Internet freedom prevails over Guardian gag order

October 13, 2009

padraig_reidy- Padraig Reidy is news editor at Index on Censorship. The opinions expressed are his own.-

Solicitors Carter-Ruck have withdrawn the terms of an injunction preventing the Guardian from reporting a parliamentary question by Newcastle-under-Lyme Labour MP and former journalist Paul Farrelly.

This has been seen – rightly -  as a victory for free expression, and a demonstration of the amazing power of the web in the face of attempted censorship.

Once the Guardian had published its slightly cryptic story on its website last night, containing such tantalising phrases as: “Legal obstacles, which cannot be identified, involve proceedings, which cannot be mentioned, on behalf of a client who must remain secret”, it was inevitable that people would go searching.

Within hours, the Internet was alive with speculation, links to leaked documents, and republication of cached articles. At one point on Tuesday morning, phrases relating to the case constituted four of Twitter’s top ten “trending topics” — a scarcely believable profile for a story that, technically, no one was supposed to be talking about.

Carter-Ruck seem not to have noticed the mindset of an increasing number of web users: once we are told we can’t know something, modern web users will set about finding out about it with a gleeful determination — and more often than not with neither the cautiousness nor the proprietary attitude to information that can slow down “traditional” reporting.

The Streisand Effect — whereby attempts to censor information end up ensuring the information is only spread more widely, is something that lawyers and judges are going to have to figure out.

The strong libertarian culture of the Internet quite simply means that you cannot get away with telling people what to do, and what to read, while surfing. Today’s Twitter triumph is more a victory for the culture of online social networking than it is for the technology.

And an important victory it is. What was at stake here was not merely a newspaper’s right to tell a story, but the very principal of open democracy: if newspapers and other media cannot report everyday parliamentary proceedings without fear of the courts, it is not just the journalism industry that suffers: it is the common citizen’s ability to participate in, and scrutinise, politics.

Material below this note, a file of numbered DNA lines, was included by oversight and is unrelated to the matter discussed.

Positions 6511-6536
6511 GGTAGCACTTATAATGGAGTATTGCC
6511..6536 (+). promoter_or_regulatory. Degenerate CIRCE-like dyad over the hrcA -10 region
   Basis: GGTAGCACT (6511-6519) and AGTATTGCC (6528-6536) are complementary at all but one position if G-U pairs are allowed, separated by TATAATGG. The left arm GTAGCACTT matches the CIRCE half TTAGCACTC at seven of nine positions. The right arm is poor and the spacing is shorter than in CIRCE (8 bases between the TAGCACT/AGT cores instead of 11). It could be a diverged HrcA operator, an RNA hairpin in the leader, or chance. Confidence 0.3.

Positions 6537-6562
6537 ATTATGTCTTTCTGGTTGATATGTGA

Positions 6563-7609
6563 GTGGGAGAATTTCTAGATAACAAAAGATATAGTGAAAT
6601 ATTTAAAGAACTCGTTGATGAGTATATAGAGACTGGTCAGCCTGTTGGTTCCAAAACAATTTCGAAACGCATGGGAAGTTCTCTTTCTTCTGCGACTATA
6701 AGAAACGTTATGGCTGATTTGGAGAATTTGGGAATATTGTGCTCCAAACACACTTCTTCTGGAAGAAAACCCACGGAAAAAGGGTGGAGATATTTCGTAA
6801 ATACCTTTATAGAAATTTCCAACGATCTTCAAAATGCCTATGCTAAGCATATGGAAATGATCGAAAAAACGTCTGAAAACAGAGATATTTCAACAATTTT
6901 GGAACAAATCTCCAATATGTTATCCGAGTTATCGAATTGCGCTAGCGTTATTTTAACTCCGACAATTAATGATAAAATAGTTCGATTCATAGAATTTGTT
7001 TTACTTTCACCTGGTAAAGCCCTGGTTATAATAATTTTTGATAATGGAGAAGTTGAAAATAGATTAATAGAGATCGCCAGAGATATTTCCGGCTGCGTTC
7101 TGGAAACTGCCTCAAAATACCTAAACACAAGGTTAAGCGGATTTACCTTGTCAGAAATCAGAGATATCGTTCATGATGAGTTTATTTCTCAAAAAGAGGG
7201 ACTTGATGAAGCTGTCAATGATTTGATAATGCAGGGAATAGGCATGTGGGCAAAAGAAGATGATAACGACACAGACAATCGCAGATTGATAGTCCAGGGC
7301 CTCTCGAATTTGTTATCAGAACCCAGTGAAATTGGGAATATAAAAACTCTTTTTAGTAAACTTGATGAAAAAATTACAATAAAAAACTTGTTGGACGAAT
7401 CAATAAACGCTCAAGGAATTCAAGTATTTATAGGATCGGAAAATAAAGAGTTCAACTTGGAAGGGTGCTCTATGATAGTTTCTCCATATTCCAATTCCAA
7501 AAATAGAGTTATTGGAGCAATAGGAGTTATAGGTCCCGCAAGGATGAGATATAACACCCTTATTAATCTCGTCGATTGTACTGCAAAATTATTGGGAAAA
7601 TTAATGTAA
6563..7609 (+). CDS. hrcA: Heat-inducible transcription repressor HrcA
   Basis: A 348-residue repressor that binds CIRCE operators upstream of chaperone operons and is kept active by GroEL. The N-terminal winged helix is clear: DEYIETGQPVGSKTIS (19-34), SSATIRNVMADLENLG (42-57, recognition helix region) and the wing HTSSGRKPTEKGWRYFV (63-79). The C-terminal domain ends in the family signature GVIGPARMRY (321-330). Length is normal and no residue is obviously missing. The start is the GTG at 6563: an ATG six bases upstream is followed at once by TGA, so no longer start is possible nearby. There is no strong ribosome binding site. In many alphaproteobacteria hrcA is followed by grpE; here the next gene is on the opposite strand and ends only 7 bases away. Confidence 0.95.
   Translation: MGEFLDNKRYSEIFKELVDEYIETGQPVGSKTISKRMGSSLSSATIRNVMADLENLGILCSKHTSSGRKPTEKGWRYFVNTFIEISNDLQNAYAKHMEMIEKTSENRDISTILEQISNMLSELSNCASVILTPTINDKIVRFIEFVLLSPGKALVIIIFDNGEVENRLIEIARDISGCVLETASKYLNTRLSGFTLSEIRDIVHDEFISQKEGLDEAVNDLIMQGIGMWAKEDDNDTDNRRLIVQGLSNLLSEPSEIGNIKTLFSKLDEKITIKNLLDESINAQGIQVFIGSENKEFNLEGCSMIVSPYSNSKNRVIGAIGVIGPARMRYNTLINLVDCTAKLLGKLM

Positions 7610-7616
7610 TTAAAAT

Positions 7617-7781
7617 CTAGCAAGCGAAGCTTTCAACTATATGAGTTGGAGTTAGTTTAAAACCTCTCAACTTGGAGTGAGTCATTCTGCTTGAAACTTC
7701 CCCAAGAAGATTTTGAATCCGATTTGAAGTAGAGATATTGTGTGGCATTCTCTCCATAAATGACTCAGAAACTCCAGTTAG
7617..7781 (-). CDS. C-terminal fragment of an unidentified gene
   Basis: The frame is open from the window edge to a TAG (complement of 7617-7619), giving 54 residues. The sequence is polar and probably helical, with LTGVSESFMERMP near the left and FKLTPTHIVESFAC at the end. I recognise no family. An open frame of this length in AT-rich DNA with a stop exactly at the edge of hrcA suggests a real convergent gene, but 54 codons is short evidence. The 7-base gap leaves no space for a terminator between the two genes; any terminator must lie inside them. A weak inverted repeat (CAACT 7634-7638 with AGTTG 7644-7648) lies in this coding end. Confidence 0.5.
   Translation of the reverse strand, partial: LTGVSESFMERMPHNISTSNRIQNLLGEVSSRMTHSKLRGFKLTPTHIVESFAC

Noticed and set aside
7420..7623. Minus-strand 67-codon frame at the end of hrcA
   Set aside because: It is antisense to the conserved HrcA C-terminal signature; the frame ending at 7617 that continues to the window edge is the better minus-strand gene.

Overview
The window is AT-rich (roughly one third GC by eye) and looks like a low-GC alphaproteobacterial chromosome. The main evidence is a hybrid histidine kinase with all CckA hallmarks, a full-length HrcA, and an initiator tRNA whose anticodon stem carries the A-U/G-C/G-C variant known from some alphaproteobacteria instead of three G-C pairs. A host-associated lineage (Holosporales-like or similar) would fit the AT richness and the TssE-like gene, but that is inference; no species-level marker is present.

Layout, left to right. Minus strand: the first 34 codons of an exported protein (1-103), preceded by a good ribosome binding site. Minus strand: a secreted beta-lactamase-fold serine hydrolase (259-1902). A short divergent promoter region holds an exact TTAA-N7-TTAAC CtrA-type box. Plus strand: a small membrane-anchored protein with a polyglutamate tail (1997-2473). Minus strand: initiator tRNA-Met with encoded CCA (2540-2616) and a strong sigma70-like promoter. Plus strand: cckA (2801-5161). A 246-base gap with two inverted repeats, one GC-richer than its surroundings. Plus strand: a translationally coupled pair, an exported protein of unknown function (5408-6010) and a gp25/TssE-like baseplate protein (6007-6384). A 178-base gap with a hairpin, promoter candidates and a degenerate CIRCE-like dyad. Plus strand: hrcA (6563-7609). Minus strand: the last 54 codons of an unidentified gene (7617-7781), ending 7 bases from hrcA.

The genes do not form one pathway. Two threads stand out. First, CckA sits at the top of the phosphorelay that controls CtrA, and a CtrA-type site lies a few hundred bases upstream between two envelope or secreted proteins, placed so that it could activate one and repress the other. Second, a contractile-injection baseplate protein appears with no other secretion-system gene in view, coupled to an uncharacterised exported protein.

Comments

All this proves is that people who use social media are too lazy and/or stupid to go and find a copy of Hansard for themselves. The content of a tabled question is not, and to the best of my knowledge never has been, secret. The lawyers seeking the injunction were certainly every bit as as stupid as the people trying to defeat it without going through the courts, but the injunction itself wasn’t really that important – it did after all reportedly only name two publications. At least one of which has a record of partiality in the reporting of the Trafigura affair.

Posted by Ian Kemmish | Report as abusive
 

You gotta love the internet, it’s like a tv with billions of channels and a book had a love child.

Posted by Orgizmo | Report as abusive
 

People who use social media are too lazy and/or stupid?

What an absolutely moronic thing to say – as even a moments casual interaction will show, social media users represent a cross section of the populace: and that cross section will include people that are significantly more active and intelligent than your good self!

in this instance, Twitter and the blogosphere have acted like a fire alarm, calling attention to Carter Ruck’s obnoxious conduct – the real work now begins in writing to MPs, lobbying parliament and no doubt directly confronting Carter Ruck.

Social Media are a tool – and an exceptionally useful tool at that – for people to empower their lives.

Your participation is not required.

Posted by Ian Lowe | Report as abusive
 

and yet you seem afraid to even mention what the question had been.. ?

 

Good point about Hansard, Ian. But what do you mean by your comment that “At least one of which has a record of partiality in the reporting of the Trafigura affair”.
If you mean the Guardian and Private Eye don’t just publish the line put out by the company’s spin doctors then, that’s a good thing – right? Or perhaps you would prefer that we only ever get to hear the spin?

Posted by Citiboy | Report as abusive
 

Citiboy – well, naturally Ian Hislop wouldn’t be funny if he was impartial; that’s the essence of satire. And if you wave an environmental story anywhere near the Guardian’s op-ed team the results are pretty much a foregone conclusion. My point was merely that, having already established that the lawyers were not being exactly bright, they were also demonstrating normal human nature.

Yes, in an ideal journalistic world, I’d like to see someone of the stature of John Simpson ferreting about on the ground gathering real evidence, and not taking either side’s word for granted. But those days appear to be behind us, and social media are a poor substitute.

Posted by Ian Kemmish | Report as abusive
 
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